San Pietro in Vincoli (Saint Peter in Chains)
Piazza San Pietro in Vincoli 4/a
*This church is near the Cavour metro stop.
*A tradition claims that St Peter was condemned and imprisoned near this site. This tradition is probably more credible than the one held at the Mamertine Prison.
*Venerated within the confessio of this church are the chains of St Peter. A tradition holds that these chains are a result of the chains from St Peter’s imprisonment in Jerusalem coming into contact with the chains from St Peter’s imprisonment in Rome. Miraculously these two chains were fused into the one inseparable chain that is now found in the confessio.
San Sebastiano Fuori Le Mura
(Saint Sebastian Outside the Walls)
Via Appia Antica 136
*This church is southeast of the Aurelian Walls.
*This church has an ancient tradition connecting it to St Peter and St Paul. The Depositio Martyrum shows that in the year 258 pilgrims came to San Sebastiano Fuori Le Mura on June 29th, the Feast Day of Saints Peter and Paul, to honor these two great saints. Therefore, it is presumed that at one time this church housed the remains of both St Peter and St Paul.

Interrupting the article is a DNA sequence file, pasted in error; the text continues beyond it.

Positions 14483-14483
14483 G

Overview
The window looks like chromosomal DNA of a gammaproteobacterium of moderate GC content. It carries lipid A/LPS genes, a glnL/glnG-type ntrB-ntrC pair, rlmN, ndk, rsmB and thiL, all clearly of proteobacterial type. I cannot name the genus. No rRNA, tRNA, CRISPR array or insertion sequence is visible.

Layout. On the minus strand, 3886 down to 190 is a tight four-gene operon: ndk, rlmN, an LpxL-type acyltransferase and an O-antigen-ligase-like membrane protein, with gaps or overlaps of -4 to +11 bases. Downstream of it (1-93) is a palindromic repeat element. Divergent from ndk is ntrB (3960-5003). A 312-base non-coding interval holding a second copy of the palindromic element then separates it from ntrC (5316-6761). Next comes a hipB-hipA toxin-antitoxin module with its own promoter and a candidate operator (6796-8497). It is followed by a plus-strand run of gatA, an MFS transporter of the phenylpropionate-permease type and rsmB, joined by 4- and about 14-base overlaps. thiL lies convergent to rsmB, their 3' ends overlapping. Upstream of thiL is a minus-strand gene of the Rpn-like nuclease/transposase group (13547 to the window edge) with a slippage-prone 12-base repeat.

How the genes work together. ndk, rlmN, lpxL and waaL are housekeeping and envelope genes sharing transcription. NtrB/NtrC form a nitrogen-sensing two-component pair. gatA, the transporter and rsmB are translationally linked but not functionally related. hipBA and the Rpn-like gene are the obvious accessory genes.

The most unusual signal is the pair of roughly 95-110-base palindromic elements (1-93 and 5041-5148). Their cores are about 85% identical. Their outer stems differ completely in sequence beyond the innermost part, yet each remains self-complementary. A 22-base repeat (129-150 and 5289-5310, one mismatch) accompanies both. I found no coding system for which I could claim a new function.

*St Sebastian (d. 288) was originally buried in the catacombs located under this church. At some point, however, these remains were removed. Some of these remains are now located within an urn in a chapel on the left side of the nave. This is the chapel with the very impressive statue of St Sebastian created by Giuseppe Giorgetti.
*Directly across from this chapel on the right side of the nave is a reliquary chapel that contains the column to which St Sebastian was tied and an arrow that pierced his flesh. Also within this same reliquary chapel are some small relics said to be from St Peter, St Paul, St Andrew, and a number of other saints including the pope, St Fabian (d. 250). St Fabian was originally buried in the Catacombs of San Callisto but later his remains were moved to this church.
*Tradition also claims that within the catacombs located under this church St Philip Neri (d. 1595) experienced such an enlargement of his heart due to a supernatural infusion of God’s love that two of his ribs cracked.
Santa Pudenziana (Saint Pudentiana)
Via Urbana 160
*This church is near the Basilica of St Mary Major.